City Making Progress on Controlling Japanese Knotweed
An inspection this spring (2016) showed that last fall’s (2015) herbicide application to the knotweed infestation resulted in a reduction in the number of knotweed stems and a reduction in the total area covered by the large patch. This is a good result.
However, as expected, new shoots are emerging this spring. The new shoots prove that knotweed has not been eradicated from the area along the SW Bike Path between the Glenway Woods and Forest Hills Cemetery, and demonstrates that a sustained, multi-hear control effort will be required to rid the pest plan from the area.
In a blog post from August 19 2015 , we reported on a commitment by the City of Madison Engineering Division to begin efforts to control Japanese knotweed along the SW Bike Path. A companion blog post on the knotweed situation is re-posted at the end of this article.
Additional Steps Taken
Progress was substantial and promising enough that City Engineering authorized two additional steps that will further recovery efforts. One, a contractor was engaged to apply herbicide to the garlic mustard understory that had been thriving under the Japanese knotweed “canopy”. And two, City Engineering purchased a mix of prairie grass seeds to help compete with the remainders of the knotweed, garlic mustard, and miscellaneous weeds.
The garlic mustard was impacted by the early April herbicide application. In early May, volunteers sowed a mix of prairie grasses in the soon-to-be-former Japanese knotweed patch.
The theory behind sowing prairie grass seed is that if, and when, additional broadleaf-specific herbicide applications are necessary to control the broadleaf pest plants, the chemical will not harm the prairie grass species.
Using Native Plants
This work is not a restoration, nor is it an effort to create a prairie. But, it is a worthwhile effort–using native plants–to help control, Japanese knotweed and garlic mustard, and to prevent their spread elsewhere in the watershed.
This work is also important because it represents an emerging collaboration and partnership between a city agency and neighborhood volunteers to enhance stewardship of a small portion of the Lake Wingra Watershed.
For more background see this post from October 6, 2015 on the control efforts:
City Initiates Multi-Year Effort to Eradicate the Pest Plant
In August of this year, contractors hired by the City of Madison Engineering division, began a concerted effort to contain two large, well-established Japanese knotweed patches along the SW Bike Path. The largest knotweed patch is below the bike path between Glenway Street and Virginia Terrace; a second, smaller patch, is between Odana Road and the bike path. The herbicide application this summer followed a trial period the past two summers in which small test applications of herbicides were used to decide appropriate methods and effective techniques. City of Madison Engineering Division has management responsibility for the bike path corridor. We first reported on the City’s control effort in an earlier blog post.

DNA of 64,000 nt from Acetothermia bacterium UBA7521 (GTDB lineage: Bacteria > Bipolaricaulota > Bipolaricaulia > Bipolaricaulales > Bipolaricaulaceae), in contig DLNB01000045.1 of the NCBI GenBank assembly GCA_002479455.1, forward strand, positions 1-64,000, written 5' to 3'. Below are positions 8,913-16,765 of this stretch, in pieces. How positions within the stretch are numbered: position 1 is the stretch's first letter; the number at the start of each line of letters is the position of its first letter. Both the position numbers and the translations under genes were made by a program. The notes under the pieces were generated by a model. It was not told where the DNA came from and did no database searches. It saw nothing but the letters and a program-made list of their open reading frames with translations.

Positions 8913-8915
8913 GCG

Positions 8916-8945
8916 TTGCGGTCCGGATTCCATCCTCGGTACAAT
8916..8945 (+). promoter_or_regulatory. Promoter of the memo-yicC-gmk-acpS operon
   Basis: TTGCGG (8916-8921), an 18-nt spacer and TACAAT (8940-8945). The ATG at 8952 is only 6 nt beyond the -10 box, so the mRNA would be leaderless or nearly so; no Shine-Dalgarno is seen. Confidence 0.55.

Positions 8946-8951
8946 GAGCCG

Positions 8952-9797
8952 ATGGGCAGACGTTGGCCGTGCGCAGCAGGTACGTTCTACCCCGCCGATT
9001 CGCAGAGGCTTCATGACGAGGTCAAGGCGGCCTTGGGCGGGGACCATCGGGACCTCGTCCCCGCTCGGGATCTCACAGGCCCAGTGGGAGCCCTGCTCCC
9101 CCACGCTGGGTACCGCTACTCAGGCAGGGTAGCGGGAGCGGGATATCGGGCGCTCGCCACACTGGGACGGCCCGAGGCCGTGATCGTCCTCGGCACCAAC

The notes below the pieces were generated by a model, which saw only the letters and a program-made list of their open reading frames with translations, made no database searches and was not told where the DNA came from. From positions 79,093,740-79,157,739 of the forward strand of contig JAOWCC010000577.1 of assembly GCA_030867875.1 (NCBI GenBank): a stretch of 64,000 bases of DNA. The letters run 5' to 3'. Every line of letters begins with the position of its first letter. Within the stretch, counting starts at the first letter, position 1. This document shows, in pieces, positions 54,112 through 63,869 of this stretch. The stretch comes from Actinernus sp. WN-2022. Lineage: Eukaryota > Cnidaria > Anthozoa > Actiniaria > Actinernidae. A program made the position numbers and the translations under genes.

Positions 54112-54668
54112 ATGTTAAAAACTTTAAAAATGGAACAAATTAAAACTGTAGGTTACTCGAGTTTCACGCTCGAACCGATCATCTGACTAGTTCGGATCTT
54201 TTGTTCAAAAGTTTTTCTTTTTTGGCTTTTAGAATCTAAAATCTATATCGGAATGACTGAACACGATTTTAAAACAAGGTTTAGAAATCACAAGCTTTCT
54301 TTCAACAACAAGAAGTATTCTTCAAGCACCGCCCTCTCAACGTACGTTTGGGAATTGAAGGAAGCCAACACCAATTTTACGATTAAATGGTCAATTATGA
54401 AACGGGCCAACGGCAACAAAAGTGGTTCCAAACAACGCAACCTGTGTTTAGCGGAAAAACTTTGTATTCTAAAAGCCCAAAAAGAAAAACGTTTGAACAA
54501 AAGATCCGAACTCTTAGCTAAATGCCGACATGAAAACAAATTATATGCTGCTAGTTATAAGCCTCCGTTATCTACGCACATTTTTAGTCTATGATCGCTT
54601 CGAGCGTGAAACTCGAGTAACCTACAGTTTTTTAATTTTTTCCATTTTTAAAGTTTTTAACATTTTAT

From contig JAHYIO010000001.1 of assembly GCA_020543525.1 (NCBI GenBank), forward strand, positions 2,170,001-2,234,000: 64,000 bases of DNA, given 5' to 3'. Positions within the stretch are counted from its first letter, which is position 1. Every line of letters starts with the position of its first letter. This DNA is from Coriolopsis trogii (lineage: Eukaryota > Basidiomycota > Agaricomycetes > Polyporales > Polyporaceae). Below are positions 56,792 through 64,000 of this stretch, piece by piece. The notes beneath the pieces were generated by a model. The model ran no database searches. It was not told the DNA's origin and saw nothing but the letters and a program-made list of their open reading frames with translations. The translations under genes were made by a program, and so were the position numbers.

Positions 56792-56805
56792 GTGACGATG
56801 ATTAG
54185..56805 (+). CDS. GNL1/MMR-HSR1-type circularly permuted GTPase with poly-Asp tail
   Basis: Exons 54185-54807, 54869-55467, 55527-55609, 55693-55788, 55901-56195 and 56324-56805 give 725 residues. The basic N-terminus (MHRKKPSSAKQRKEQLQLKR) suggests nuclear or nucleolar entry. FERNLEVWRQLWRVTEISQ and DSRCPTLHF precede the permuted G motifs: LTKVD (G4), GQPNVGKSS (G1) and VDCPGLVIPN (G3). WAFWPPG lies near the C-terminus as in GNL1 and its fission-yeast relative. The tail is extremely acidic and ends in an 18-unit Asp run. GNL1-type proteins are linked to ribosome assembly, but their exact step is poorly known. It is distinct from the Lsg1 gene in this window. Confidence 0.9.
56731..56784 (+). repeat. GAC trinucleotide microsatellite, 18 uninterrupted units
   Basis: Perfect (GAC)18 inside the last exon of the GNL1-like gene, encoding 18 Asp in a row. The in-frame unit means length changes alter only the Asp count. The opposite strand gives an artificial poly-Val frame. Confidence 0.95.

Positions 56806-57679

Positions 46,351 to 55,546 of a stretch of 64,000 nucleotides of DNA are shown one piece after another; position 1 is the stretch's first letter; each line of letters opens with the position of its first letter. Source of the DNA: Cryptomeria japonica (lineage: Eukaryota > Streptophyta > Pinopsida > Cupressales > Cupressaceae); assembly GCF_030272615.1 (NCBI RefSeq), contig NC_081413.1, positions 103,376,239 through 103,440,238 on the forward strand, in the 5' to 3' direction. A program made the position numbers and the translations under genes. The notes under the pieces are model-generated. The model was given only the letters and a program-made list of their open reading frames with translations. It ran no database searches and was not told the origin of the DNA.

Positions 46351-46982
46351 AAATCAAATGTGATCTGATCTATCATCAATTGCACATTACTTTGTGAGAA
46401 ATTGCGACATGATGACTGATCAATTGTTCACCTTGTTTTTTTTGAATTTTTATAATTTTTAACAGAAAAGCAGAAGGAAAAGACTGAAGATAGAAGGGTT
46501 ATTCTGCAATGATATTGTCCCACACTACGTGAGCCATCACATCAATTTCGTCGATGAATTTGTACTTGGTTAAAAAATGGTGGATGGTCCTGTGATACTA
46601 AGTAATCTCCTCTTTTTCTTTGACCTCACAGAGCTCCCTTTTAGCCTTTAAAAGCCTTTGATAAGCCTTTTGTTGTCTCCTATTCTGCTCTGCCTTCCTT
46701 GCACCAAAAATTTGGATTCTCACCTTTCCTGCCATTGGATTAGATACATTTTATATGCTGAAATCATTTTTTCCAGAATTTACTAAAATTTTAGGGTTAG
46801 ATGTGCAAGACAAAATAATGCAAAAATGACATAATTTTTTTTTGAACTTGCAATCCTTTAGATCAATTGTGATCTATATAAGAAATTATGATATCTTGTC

Reasons for Eradication Effort
Japanese knotweed (Fallopia japonica); also known before as Polygonum cuspidatum, is a vigorous perennial plant that spreads through rhizomes and is adapted to growing along waterways and in poor, rubble-strewn soil. The reddish, hollow stems, about the size of your wrist, can grow up to 4″ per day and reach a height of 10 to 12 feet, or more. The stems grow with such force that they can push up through asphalt and does not respect property boundaries. An established clone can spread to cover many acres and will continue to do so unless contained.
Little, except other non-native pest plants, grows under a knotweed clone. A knotweed clone has little wildlife habitat value and can easily choke out desirable native species, clog storm water channels, and riparian areas along streams and lakes.
Threat to Lake Wingra, its Wetlands, and the Arboretum
Especially troubling about these two knotweed clones is their position directly upstream of valuable natural areas and restorations in the nearby lowlands. There is the potential for knotweed stem and root pieces to be carried downstream on storm water and enter the wetlands surrounding Lake Wingra, and ultimately the Arboretum with its irreplaceable natural areas and long-established restorations.
Response by City
The City of Madison became aware of the knotweed problem when alerted by citizen volunteer stewards of the bike path, who have planted and tending prairie plantings along the path for more than 10 years. The knotweed eradication effort is a response by the Engineering Division to these citizen steward concerns that 1) the pest plant poses a threat to native plantings along the path; 2) to physical infrastructure and backyards along the bike path; and 3) to the natural areas surrounding Lake Wingra and to the restorations in the Arboretum.
Stay tuned for further updates on the progress of the City’s eradication effort.